Listed Building

The only legal part of the listing under the Planning (Listing Buildings and Conservation Areas) (Scotland) Act 1997 is the address/name of site. Addresses and building names may have changed since the date of listing – see 'About Listed Buildings' below for more information. The further details below the 'Address/Name of Site' are provided for information purposes only.

Address/Name of Site

University of Edinburgh, Gatepiers and Flanking Walls to Old Infirmary at Main Entrance of 1 Drummond Street, EdinburghLB28001

Status: Designated


There are no additional online documents for this record.


Date Added
Last Date Amended
Local Authority
Planning Authority
NT 26187 73410
326187, 673410


William Adam, circa 1738. Pair of square-plan fluted and half rusticated, banded gatepiers surmounted by urns and with flanking balustraded quadrants by Sir Rowand Anderson.

Statement of Special Interest

These grand and imposing gatepiers in characteristic Adam style with swagged urns and banded rustication are the only surviving remnants of the renowned architect William Adam's Royal Infirmary of 1741-1884.

They originally stood on the North entrance to the hospital on Infirmary Street and were moved into their present location outside the Geography Department of the University of Edinburgh at the beginning of the 20th century. The balustraded quadrants are a truncated approximation of the original arrangement.

The Royal Infirmary on Infirmary Street was designed by William Adam to replace the previous Edinburgh Infirmary which had become inadequate for the needs of the local people. A 4-storey building, it could accommodate 228 patients. By the mid 19th century, the hospital was suffering from overcrowding and the architect David Bryce was appointed to create the new Royal Infirmary on Lauriston Place (see separate listing). The old infirmary was demolished in 1884 but the gatepiers were preserved and are now at the entrance to the University of Edinburgh Geography Department (see separate listing). Sir Rowand Anderson was involved with work with the University of Edinburgh at this site around 1905-06, when the gatepiers were moved and the flanking quadrant walls were built.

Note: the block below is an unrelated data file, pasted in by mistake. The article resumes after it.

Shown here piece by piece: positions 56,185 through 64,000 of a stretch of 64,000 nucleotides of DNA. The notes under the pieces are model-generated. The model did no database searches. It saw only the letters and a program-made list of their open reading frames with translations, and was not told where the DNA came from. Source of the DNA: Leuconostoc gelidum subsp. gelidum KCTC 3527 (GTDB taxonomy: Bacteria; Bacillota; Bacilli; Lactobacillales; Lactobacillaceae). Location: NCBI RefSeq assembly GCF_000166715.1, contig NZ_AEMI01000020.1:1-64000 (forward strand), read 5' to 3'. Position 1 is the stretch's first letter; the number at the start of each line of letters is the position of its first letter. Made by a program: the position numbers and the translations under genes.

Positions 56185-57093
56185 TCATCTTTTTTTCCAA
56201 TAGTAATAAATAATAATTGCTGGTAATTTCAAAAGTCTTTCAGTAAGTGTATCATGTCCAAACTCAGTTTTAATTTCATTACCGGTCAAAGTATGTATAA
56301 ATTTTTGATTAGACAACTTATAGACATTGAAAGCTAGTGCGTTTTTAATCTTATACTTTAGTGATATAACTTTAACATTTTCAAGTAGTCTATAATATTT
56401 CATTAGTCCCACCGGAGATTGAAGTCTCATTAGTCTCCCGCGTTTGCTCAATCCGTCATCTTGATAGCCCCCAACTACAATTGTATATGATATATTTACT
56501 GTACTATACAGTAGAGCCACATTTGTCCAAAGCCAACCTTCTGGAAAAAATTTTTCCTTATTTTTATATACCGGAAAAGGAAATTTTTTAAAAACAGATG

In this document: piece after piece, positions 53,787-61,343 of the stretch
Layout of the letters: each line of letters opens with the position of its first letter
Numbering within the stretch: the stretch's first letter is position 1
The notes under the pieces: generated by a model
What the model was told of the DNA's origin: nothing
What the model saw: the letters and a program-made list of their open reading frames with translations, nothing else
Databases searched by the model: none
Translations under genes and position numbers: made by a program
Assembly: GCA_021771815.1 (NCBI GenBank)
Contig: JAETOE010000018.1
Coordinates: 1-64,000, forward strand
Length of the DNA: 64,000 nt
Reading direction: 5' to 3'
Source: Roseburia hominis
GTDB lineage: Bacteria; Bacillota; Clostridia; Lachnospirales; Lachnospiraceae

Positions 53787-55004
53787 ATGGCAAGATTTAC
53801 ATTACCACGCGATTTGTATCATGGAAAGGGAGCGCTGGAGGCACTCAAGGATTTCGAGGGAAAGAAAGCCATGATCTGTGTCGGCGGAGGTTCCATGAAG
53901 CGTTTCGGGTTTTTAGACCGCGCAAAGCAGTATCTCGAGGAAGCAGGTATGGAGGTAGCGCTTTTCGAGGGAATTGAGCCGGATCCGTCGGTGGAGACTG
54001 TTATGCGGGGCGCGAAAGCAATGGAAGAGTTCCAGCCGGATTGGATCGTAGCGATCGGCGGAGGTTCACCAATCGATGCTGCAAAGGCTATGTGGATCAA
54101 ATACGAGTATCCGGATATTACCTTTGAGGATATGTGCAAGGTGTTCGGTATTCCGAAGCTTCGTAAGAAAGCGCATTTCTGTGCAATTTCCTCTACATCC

William Adam, (1689-1748) was the leading architect of his generation and at the forefront of Scottish architecture in the 18th century. The father of Robert Adam, he is particularly noted for his country houses which include Haddo House and the House of Dun (see separate listings).

Sir Rowand Anderson (1834-1921) was an eminent and renowned Scottish architect whose practice was involved with many of the most prestigious public and private buildings in Scotland. His work includes Scottish National Portrait Gallery and Mount Stuart House on the Isle of Bute (see separate listings).

List description revised as part of Edinburgh Holyrood Ward resurvey 2007-08.

Statutory address updated (2015). Previously listed as 'Drummond Street, gatepiers and flanking walls, University of Edinburgh'.



Royal Commission on the Ancient and Historical Monuments of Scotland: CANMORE ID 118842

Alexander Kincaid, A Plan of the City & Suburbs of Edinburgh, 1784, NLS.

A Logan Turner, Story of Great Hospital, 1979.

Dictionary of Scottish Architects, (accessed 15-01-08). (accessed 24-07-08).

About Listed Buildings